Title: The Break-Up Artist
Author: Philip Siegel
Published: May, 2014 by Harlequin Teen
Thanks: Harlequin Teen, AU
Purchase: The Book Depository
Some sixteen-year-olds babysit for extra cash. Some work at the Gap. Becca Williamson breaks up couples…
After watching her sister get left at the altar, Becca knows the true damage that comes when people utter the dreaded L-word. For just $100 via paypal, she can trick and manipulate any couple into smithereens. With relationship zombies overrunning her school, and treating single girls like second class citizens, business is unfortunately booming. Even her best friend Val has resorted to outright lies to snag a boyfriend.
One night, she receives a mysterious offer to break up the homecoming king and queen, the one zombie couple to rule them all: Steve and Huxley. They are a JFK and Jackie O in training, masters of sweeping faux-mantic gestures, but if Becca can split them up, then school will be safe again for singletons. To succeed, she’ll have to plan her most elaborate scheme to date and wiggle her way back into her former BFF Huxley’s life – not to mention start a few rumors, sabotage some cell phones, break into a car, and fend off the inappropriate feelings she’s having about Val’s new boyfriend. All while avoiding a past victim out to expose her true identity.
No one said being the Break-Up Artist was easy.
This book had me from the start. Perhaps it’s my current contemporary fixation, but I found this so easy to get into. I love it when I pick up a book and it just clicks with me. You’re not counting how many pages left until it ends, you’re counting them, wishing there were more. Becca was such a loveable anti-hero, championing the destruction of relationships. The way she saw the world was refreshing, albeit, cynical—but I loved that. Her occasional outbursts had me grinning. She’s that little voice in your head whenever you read something corny that everyone else swoons over.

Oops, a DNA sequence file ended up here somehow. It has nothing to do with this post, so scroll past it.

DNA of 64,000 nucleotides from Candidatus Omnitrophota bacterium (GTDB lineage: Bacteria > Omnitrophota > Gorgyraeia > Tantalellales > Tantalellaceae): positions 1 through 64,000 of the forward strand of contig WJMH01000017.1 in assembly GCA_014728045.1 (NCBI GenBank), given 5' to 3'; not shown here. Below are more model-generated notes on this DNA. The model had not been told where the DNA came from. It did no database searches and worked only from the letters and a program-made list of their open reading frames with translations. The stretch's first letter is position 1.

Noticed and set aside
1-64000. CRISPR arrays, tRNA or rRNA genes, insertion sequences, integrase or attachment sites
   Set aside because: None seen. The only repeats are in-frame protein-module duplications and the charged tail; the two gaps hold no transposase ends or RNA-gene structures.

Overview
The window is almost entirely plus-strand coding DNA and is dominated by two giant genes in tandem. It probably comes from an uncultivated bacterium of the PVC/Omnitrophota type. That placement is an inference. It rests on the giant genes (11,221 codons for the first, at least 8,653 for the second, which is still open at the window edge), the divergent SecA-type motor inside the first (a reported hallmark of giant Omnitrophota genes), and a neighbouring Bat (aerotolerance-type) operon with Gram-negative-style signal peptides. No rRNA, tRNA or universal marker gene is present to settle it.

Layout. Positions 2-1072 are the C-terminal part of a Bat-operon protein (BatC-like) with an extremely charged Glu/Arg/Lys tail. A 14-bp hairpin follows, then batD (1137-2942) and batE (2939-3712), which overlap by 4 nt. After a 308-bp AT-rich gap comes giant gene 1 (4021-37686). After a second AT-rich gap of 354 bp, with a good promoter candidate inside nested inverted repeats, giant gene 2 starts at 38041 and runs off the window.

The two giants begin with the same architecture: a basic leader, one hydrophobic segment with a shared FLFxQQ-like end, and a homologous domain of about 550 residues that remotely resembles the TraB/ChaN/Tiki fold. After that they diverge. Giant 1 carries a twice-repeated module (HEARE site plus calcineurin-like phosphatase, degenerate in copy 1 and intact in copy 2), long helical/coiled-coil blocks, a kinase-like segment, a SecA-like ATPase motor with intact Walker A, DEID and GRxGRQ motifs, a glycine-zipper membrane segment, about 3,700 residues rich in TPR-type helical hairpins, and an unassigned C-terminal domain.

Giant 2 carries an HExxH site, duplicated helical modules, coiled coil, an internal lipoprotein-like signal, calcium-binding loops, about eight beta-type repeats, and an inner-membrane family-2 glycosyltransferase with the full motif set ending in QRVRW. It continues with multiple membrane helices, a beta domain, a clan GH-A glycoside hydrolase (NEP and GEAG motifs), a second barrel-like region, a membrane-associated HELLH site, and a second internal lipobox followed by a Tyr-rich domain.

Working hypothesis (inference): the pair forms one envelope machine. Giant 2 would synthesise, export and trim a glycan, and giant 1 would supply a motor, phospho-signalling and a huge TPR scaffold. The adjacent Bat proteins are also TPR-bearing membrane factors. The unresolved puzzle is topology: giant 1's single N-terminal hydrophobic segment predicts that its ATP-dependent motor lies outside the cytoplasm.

Caught up in high school politics, where status was determined by who you ate lunch with and whether or not you were romantically paired off, Becca’s mission felt just, even if she was messing with peoples’ lives. She wasn’t going about it maliciously, as if everyone deserved to be miserable. Her motives came more from her own sense of betrayal, and empathising with others finding themselves in similar circumstances. Watching friends being ditched for a chance at coupledom, it made me think of other romances I’ve read where the side characters seem to become insignificant once the main couples shacks up. There are a few groan-worthy YA pairings I wouldn’t have minded hiring Becca for.
As the blurb says, Becca takes on the task of bringing down the school’s power-couple. Her biggest mission so far. Involving her ex-best friend, it plays out very much like a high school teen movie. Bitchiness and gossip—it’s a lot of fun. I thought I was past enjoying angst, but I’m realising I just haven’t been reading the right kind of angst. This one did it in just the right way. I cared about these characters, feeling like I was a part of the story. The state of their friendships mattered to me, even ones I’d thought I wouldn’t have cared for.
In typical fashion, Becca’s family gets a look-in periodically, letting us see more of what drives Becca to do what she does. It proved to be a good thing, though. I actually liked that her twenty-something sister also had a journey to go through, at times acting more immature than Becca. She would lock herself in her room watching an endless supply of sitcoms. Being in my early twenties myself, it was good to see a character of that age bracket that wasn’t portrayed as a full-on adult already.
The Break-Up Artist is about the importance of friendship, not romance. Sure, it has its moments, but I found myself rooting more for the girls to patch things up than for true love or some other nonsense to win out. I really think more people should be reading this. It’s a stark contrast to a majority of the other YA out there. Even if you enjoy a good romance, there’s enough sincerity in these characters struggles to connect with, plus it’s damn hard not getting swept up in the fun of all of the plotting and scheming.
Sick of love stories that make you gag? This is for you.